Suicide rates in the U.S. have been increasing over the past several decades, but the healthcare system still often lags in engaging people effectively during time of crisis. In an effort to bridge this care gap – and ultimately reduce deaths – Zero Suicide Institute and Jaspr Health have partnered to roll out technology providing evidence-based interventions in emergency departments.
Jaspr Health’s digital platform, developed with funding from the National Institute of Mental Health, aims to scale suicide risk assessment and clinical support for both patients and providers. Jaspr and Zero Suicide Institute see the partnership as a first step toward the larger goal of streamlining suicide care across all healthcare systems in the U.S.
“If you came into the emergency department for a stroke or a heart attack, you’d get what you should get in the emergency department,” said Jaspr co-founder and CEO Dr. Kelly Koerner. “But if you come in for suicide you can’t count on that. This technology allows a leveling of the playing field where everyone who comes in gets access to a self-help guided assessment, lethal means counseling and crisis stability planning, plus exposure to people with lived experience.”
Emergency departments are often overwhelming places for people to be sent to when experiencing high suicide risk, Koerner added.
“As you come into the emergency room on the worst day of your life, it’s chaotic. You’re asked to change into a different gown, all your possessions are taken away and, especially during COVID times, you’re by yourself, your family members can’t be with you,” she explained. “Because of staff shortages, you may wait eight to 12 hours before anything really advances in your care. That just wouldn’t happen if you had a heart attack or a stroke.”
Jaspr plans to shorten care delays by conducting immediate suicide risk assessments via iPad and sharing “lived experience” from individuals who have survived suicide. The idea is to provide comfort while simultaneously giving doctors the information they need prior to seeing the patient.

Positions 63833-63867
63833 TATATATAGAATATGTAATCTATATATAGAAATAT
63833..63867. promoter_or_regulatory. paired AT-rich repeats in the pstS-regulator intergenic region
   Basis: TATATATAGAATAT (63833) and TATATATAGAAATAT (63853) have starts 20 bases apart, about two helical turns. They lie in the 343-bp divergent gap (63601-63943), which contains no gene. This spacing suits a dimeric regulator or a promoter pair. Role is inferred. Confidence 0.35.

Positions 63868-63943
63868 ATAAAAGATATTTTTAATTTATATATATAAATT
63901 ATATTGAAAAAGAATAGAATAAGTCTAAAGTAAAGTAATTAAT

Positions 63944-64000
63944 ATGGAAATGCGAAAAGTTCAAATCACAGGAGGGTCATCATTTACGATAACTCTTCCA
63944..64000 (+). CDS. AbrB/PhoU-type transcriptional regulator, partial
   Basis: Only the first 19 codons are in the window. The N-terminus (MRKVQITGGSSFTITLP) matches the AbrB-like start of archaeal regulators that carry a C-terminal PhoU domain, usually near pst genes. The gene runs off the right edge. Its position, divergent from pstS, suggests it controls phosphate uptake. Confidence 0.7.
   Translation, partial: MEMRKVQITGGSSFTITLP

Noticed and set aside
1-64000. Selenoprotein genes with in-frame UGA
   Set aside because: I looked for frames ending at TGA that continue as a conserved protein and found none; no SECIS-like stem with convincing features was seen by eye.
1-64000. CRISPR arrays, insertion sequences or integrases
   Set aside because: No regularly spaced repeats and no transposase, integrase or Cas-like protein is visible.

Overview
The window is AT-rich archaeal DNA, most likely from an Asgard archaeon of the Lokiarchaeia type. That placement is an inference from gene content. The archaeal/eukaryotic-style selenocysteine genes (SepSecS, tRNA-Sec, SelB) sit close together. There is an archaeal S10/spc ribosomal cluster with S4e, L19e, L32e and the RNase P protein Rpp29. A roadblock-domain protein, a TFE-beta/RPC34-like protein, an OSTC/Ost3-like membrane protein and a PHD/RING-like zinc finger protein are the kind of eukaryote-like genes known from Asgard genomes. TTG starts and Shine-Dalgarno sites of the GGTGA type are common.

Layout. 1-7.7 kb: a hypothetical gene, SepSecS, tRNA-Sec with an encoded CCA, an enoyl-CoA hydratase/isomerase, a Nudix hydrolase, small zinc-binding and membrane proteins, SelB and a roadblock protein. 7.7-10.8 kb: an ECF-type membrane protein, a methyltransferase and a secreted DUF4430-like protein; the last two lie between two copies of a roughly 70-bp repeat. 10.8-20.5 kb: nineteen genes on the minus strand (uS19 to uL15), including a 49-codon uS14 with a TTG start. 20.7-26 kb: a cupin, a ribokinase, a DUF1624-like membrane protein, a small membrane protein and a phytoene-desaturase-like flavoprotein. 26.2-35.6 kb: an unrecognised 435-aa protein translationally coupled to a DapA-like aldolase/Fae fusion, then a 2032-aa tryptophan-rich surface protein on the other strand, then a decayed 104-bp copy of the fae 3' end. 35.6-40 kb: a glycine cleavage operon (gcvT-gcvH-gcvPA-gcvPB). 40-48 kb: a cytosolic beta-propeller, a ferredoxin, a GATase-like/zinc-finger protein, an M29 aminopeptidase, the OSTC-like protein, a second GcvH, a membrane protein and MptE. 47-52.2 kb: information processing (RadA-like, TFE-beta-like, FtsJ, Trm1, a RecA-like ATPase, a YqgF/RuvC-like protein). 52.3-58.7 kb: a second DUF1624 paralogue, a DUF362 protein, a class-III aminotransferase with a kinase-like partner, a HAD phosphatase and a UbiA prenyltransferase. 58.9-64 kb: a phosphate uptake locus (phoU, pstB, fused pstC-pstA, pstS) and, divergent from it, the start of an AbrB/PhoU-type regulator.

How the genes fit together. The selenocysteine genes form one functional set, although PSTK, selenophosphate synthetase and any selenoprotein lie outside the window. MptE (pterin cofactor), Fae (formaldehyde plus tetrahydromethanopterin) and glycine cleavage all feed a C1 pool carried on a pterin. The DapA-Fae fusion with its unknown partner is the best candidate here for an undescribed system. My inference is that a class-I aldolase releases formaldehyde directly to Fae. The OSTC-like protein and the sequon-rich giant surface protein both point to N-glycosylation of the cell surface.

“Emergency departments are so busy. It’s a very hard place to be patient,” Koerner said. “That’s what Jaspr is meant to do: Give a compassionate, kind, thorough assessment so that people get the care they need. And then the provider can come in and do the things providers do.”
The companies are also seeking to extend care beyond the emergency department. Koerner noted that people are at highest risk for suicide right around the time of discharge. That’s why Jaspr aspires to serve as the bridge between an emergency room experience and the care that follows.
“As they go through the intervention, there are skills that people learn to be able to cope with their distress, and there are people with lived experience who offer messages of hope and wisdom,” Koerner said. “So the crisis stability plan that you create is bundled up with all the resources and taken home on a mobile app, so people have that continuity of care.”
The Jaspr/Zero Suicide Institute partnership is currently rolling out across 18 different emergency departments and will soon scale up across large healthcare systems. Koerner hopes that, at some point in the not-distant future, a streamlined suicide care protocol can be implemented across all hospitals in the U.S.
“COVID-19 has increased our urgency,” Koerner said. “If you imagine people not having heat or water amid a big crisis, that’s kind of how I feel about this. It’s so basic to have suicide crisis care, and most people can’t get it.”
Koerner also hopes to provide at least some small degree of assistance to emergency care providers. “There has been unbelievable burnout among emergency department folks,” she continued. “They want to do good care and at least this streamlines the process – so while they’re doing the other million things they have to do, patients are starting their journey toward healing.”